One reason for these different conclusions lies in their opposing understanding of human nature, with, in the most crude sense, Hobbes seeing man as a creature of desire and Locke as one of reason. A second explanation for their conclusions is their understanding of the nature of rights. Locke saw certain rights as independent of government or the state, whereas Hobbes, in a sense, saw them as coming from the state. This position of Hobbes is arrived at in a systematic way that perhaps makes him the father of political science.
Hobbes’ State of Nature
Comparing Locke And Rousseau's State Of Nature Essay - Words
Please join StudyMode to read the full document. John Locke and Thomas Hobbes, more Locke than Hobbes however, have been enormous influential political philosophers for the modern political thought and development of England and the Americas. The similarities are shown extensively, but there are many differing views of opinion as well. While they both discuss how the state of nature is dangerous, Hobbes is more pessimistic, where Locke , on the other hand, discusses the potential benefits. Furthermore, Hobbes speaks about the state of nature as a hypothetical and Locke demonstrates shows us examples of where it truly exists. Rousseau states that Hobbes and Locke mischaracterize the state of nature , since man is not motivated by greed, envy or material things in a true state of nature. From Rousseau point of view man would be motivated by love to the self and self preservation.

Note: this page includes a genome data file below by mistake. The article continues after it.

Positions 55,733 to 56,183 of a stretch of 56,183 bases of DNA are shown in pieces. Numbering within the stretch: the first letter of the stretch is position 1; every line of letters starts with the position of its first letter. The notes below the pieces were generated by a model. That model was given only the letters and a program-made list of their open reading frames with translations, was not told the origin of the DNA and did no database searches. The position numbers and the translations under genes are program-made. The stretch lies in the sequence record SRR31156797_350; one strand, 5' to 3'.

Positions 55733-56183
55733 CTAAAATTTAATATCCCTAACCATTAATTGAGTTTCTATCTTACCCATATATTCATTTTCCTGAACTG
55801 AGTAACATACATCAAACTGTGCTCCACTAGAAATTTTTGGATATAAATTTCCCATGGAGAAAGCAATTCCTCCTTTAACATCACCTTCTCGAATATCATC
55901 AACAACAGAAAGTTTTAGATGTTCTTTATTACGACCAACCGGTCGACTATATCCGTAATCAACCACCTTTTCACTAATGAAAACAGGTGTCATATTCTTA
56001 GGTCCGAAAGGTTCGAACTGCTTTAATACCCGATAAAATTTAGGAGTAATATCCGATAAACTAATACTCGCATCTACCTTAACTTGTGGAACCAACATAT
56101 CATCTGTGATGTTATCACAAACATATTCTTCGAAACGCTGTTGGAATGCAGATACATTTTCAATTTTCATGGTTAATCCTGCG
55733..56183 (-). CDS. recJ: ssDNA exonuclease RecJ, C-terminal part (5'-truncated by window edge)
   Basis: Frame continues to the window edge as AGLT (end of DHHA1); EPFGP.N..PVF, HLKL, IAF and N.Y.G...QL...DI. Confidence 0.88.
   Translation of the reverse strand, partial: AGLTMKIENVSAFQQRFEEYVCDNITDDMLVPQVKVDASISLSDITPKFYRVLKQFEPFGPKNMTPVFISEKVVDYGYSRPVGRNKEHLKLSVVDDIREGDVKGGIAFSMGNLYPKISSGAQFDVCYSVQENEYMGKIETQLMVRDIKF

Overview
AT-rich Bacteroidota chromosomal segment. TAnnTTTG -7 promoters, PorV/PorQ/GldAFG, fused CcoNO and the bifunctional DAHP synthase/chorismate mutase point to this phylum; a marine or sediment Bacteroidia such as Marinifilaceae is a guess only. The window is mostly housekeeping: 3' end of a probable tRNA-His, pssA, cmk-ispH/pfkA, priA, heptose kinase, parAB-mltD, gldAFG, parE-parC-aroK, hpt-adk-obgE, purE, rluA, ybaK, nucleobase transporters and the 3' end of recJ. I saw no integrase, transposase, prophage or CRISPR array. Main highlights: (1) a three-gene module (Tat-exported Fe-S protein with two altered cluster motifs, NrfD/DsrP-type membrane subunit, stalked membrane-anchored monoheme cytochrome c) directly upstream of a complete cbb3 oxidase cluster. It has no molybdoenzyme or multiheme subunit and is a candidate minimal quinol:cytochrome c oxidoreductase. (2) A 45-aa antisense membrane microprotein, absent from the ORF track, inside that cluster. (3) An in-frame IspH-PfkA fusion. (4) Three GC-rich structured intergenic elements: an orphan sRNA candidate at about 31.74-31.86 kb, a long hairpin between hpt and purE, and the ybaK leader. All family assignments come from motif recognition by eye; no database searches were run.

John Locke And The State Of Nature Essay
Both Thomas Hobbes and John Locke were great political theorists of the seventeenth century. Both having many different ideas as well as many similar ideas about government. Their ideas differed, especially when it came to the state of nature as well as their governmental views.
In the Second Treatise especially, it is generally recognized, Locke argues the case for individual natural rights, limited government depending on the consent of the governed, separation of powers within government, and most radically, the right of people within a society to depose rulers who fail to uphold their end of the social contract. While the history of the writing of the Treatises shows that it was first conceived and executed as a revolutionary tract, its importance has far exceeded the specific revolutionary machinations which occasioned it. Although the nature of its influence on subsequent ideas is debated among scholars, few question its powerful influence on French, American, and, to a lesser extent, Spanish revolutionaries in the eighteenth and nineteenth centuries. As a work in political philosophy, its theoretical influence is no less acknowledged.